Hurricane Maria killed 2,975 people in Puerto Rico, according to the results of a long-awaited independent investigation commissioned by the government of the US island territory.
After nearly a year of controversy over the true toll of the 2017 monster storm, the governor of Puerto Rico said the new estimate would now be considered the official death toll.
“I’m giving an order to update the official number of deaths to 2,975,” Governor Ricardo Rossello said at a press conference.
“Although this is an estimate, it has a scientific basis.”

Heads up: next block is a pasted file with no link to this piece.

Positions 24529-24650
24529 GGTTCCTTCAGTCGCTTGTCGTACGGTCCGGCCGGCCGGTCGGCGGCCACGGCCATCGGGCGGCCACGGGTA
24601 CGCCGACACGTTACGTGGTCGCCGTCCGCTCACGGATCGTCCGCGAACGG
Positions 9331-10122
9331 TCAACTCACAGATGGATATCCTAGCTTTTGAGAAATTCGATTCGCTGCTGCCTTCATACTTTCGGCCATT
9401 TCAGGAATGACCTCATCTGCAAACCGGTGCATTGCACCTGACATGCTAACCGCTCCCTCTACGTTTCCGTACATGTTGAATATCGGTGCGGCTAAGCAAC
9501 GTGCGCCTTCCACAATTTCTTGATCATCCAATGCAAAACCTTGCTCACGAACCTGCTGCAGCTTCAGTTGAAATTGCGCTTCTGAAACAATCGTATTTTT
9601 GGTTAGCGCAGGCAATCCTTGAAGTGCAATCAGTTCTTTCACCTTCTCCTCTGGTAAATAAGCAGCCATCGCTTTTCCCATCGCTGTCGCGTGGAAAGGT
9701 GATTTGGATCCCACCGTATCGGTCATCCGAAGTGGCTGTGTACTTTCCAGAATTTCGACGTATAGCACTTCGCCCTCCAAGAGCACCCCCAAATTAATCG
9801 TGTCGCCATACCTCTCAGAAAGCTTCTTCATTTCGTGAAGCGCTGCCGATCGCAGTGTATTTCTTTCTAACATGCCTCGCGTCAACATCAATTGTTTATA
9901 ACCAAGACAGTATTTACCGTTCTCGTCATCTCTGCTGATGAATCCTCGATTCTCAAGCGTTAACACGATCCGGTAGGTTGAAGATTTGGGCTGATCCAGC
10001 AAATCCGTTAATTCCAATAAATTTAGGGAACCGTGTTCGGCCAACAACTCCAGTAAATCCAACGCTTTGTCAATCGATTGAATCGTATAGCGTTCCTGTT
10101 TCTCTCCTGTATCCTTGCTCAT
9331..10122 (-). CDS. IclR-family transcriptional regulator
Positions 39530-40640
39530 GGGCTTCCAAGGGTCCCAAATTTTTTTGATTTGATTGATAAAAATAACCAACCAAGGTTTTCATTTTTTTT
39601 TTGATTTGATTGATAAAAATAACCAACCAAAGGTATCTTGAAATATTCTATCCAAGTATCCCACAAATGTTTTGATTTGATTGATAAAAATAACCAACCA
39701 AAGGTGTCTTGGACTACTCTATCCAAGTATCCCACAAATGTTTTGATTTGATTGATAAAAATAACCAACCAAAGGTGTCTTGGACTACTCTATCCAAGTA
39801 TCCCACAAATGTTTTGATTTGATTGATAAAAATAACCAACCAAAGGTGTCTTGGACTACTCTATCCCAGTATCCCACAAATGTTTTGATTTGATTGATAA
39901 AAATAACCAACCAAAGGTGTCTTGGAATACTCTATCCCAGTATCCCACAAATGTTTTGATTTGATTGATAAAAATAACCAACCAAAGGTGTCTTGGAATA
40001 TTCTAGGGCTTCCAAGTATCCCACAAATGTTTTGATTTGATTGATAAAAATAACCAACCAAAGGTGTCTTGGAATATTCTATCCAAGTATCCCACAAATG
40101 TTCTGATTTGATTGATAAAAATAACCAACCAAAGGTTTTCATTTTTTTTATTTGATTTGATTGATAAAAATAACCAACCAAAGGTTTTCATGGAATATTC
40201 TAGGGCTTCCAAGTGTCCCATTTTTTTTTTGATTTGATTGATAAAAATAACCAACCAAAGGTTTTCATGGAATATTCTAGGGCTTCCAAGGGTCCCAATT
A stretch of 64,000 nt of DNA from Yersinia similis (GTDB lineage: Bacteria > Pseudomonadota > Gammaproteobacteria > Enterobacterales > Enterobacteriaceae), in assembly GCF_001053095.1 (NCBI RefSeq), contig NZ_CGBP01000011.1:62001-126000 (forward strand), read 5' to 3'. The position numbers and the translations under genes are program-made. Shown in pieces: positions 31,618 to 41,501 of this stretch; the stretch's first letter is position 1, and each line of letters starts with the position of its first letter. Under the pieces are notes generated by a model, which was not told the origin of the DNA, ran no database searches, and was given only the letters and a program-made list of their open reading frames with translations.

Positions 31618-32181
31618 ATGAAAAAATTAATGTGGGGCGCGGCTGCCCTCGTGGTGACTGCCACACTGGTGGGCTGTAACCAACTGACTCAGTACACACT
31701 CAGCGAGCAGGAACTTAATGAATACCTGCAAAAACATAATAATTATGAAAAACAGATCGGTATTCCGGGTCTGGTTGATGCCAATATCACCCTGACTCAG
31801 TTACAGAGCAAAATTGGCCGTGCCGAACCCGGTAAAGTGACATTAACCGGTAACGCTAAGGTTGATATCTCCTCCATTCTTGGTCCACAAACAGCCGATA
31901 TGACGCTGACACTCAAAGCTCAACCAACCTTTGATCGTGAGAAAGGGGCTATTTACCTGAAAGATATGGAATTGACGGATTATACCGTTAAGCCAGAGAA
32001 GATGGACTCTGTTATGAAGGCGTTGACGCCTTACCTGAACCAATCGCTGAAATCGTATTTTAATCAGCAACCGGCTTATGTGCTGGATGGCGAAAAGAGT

The Puerto Rican government’s longstanding official death toll from Maria had been just 64.
To get a more accurate assessment, Rossello commissioned the independent study from George Washington University (GWU).
The study tracked excess deaths related to Hurricane Maria from September 2017 to February 2018, and found the toll was 22 percent higher than the number of deaths that would have been expected during that period in an average year, without such a deadly a hurricane.
“The results of our epidemiological study suggest that, tragically, Hurricane Maria led to a large number of excess deaths throughout the island,” said principal investigator Carlos Santos-Burgoa, a GWU professor of global health.
“Certain groups — those in lower income areas and the elderly — faced the highest risk.”